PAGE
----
The global spread of think tanks and economic freedom.

AuthorPowell, Benjamin
  1. Introduction

    The period from 1980 through 2005 witnessed a significant liberalization of the world economy. Economic freedom in the 101 countries for which there are data over this period increased by an average of 29 percent (Gwartney, Lawson, and Hall 2014). Andrei Shleifer (2009) dubbed this period of increased freedom and the accompanying increases in living standards "The Age of Milton Friedman." During this same period, market-oriented think tanks spread rapidly around the globe. This paper investigates the relationship between the spread of free market think tanks and the global increase in economic freedom.

    Think tanks with an explicit mission of studying free markets and agitating for social change that would lead to freer markets have a long history in the United States and Great Britain. The Foundation for Economic Education (FEE), founded in 1946, was the first free market think tank in the United States. (1) Sir Antony Fisher started the United Kingdom's first free market think tank when he founded the Institute for Economic Affairs (IEA) in 1955. There were nineteen free market think tanks in the world by 1970, but only six of them existed outside of the United States. The number had grown to forty in thirteen countries by the end of the 1970s. Since then, the number of think tanks has exploded. Today, there are at least 468 free market think tanks operating in ninety-eight countries around the globe (see figure 1). (2)

    The spread of these think tanks was not accidental. Fisher believed that the foundation laid by IEA played a role in ushering in the Thatcherite revolution in Great Britain. In 1981, while living in the United States, he founded the Atlas Economic Research Foundation to "institutionalize this process of helping start up new think tanks," and "friends like Milton Friedman, Friedrich Hayek, and Margaret Thatcher applauded the idea of replicating the IEA model far and wide." (3) Hayek provided a letter of endorsement that Fisher used to help secure early funding for Atlas. The letter, in part, read (Frost 2002, p. 155, emphasis original),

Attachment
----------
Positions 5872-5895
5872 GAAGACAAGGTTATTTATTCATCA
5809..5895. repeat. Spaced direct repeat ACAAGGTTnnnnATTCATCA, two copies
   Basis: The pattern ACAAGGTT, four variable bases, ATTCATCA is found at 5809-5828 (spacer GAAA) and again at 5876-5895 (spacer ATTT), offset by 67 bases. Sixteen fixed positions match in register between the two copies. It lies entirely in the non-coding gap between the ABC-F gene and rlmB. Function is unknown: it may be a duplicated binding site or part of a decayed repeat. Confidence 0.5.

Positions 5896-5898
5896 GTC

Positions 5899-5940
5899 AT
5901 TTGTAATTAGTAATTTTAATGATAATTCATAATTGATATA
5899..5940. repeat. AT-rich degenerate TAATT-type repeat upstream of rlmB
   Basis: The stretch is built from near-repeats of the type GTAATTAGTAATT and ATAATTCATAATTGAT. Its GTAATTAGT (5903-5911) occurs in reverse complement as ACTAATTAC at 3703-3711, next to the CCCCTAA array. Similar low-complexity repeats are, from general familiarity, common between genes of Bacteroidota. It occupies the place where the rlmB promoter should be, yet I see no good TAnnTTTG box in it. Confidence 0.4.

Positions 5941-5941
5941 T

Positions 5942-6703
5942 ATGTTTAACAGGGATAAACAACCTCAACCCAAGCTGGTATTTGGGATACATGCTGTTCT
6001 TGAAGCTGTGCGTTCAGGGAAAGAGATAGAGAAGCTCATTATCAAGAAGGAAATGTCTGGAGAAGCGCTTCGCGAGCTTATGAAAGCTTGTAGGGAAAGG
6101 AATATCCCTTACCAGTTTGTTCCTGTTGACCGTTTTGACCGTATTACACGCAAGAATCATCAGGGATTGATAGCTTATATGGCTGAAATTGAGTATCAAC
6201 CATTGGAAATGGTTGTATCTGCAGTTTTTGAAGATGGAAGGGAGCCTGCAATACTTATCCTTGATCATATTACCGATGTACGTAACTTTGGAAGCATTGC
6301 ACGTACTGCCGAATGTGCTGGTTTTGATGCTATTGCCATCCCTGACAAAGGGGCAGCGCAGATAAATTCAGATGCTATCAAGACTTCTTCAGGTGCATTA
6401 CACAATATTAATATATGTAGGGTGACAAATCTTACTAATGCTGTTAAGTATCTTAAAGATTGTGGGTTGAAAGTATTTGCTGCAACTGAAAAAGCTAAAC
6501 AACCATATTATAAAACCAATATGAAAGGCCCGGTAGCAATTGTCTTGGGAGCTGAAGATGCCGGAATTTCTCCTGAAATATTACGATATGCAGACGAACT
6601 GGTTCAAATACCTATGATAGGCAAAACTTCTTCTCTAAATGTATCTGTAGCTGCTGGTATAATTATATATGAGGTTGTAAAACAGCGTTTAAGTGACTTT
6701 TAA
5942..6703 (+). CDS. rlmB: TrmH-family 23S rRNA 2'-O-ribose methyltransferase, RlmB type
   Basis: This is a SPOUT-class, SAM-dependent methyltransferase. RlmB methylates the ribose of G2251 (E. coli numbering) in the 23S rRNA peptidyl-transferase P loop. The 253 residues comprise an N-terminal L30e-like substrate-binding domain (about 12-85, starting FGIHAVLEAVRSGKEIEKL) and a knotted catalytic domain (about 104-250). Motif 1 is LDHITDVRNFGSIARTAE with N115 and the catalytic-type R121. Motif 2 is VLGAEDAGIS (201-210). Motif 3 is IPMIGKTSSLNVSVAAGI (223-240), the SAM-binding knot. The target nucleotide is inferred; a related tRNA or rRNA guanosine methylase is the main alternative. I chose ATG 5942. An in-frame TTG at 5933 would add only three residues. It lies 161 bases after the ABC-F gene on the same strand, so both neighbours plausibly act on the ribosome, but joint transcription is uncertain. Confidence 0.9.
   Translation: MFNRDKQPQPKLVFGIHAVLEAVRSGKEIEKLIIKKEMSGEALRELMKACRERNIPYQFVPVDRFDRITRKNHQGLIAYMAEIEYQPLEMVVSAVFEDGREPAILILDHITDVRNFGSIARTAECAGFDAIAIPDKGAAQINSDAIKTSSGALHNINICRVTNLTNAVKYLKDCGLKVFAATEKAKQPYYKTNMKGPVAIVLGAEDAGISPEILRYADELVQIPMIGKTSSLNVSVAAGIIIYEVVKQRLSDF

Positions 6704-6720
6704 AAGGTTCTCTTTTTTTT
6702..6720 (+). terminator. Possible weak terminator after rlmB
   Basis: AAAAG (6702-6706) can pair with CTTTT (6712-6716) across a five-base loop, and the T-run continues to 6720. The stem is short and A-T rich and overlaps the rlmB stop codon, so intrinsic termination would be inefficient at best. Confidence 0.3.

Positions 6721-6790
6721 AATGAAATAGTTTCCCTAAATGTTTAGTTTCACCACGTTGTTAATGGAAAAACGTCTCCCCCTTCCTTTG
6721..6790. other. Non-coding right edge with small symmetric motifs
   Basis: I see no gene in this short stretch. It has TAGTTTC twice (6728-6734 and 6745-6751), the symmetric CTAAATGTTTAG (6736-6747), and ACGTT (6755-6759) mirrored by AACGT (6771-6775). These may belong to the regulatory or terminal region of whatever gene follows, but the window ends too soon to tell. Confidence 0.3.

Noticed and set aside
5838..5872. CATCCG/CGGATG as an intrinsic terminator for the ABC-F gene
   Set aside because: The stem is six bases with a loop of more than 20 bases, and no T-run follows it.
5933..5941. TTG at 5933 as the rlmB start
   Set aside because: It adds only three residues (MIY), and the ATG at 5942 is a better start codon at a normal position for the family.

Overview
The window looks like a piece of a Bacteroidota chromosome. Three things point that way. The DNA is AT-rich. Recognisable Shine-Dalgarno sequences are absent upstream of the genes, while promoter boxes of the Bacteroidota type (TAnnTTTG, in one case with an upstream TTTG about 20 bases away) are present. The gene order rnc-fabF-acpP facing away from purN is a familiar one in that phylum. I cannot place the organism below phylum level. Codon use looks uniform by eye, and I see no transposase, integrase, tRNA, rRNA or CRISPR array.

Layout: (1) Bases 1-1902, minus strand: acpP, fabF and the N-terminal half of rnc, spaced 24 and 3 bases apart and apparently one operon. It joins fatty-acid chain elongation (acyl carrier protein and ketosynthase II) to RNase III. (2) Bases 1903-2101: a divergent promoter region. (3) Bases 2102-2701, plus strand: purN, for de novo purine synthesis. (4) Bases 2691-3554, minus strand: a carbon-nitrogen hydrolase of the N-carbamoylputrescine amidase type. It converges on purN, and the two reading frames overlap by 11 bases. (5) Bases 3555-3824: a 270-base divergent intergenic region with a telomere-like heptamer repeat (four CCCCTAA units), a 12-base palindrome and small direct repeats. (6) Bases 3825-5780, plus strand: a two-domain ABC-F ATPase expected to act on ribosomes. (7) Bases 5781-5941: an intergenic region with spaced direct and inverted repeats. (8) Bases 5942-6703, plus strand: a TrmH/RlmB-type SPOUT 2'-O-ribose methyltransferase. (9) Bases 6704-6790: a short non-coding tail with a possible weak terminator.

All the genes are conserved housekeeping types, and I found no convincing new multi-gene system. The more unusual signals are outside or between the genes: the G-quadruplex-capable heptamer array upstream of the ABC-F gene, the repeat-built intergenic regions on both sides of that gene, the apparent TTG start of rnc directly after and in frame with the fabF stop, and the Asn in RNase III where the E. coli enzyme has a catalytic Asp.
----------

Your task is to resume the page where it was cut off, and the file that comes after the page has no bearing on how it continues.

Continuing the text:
I entirely agree with you that the time has come when it has become desirable and almost a duty to extend the network of institutes of the kind of the London Institute of Economic Affairs. The future of civilization may really depend on whether we can catch the ear of a large enough part of the upcoming generation of intellectuals all over the world fast enough. And I am more convinced than ever that the method practiced by the IEA is the only one that promises real results. According to Fisher's biographer, Gerald Frost, Fisher set up Atlas to give detailed advice to new think tanks about "legal structures, fund raising, budgets, staffing, publications, findings and commissioning authors, editing manuscripts, marketing, media relations, and how to keep politicians at arms' length" based on IEA's model (Frost 2002, p. 155). The vision at Atlas today is that "to win the long-term policy battles that will shape history, we need freedom champions to create credible institutes--well-managed and independent of vested interests--that use sound business practices to advance sound public policy ideas." (4) Atlas has helped many intellectual entrepreneurs found these think tanks in their home countries. In other cases, Atlas has found existing think tanks and helped to bring them into the global network of think tanks with similar missions.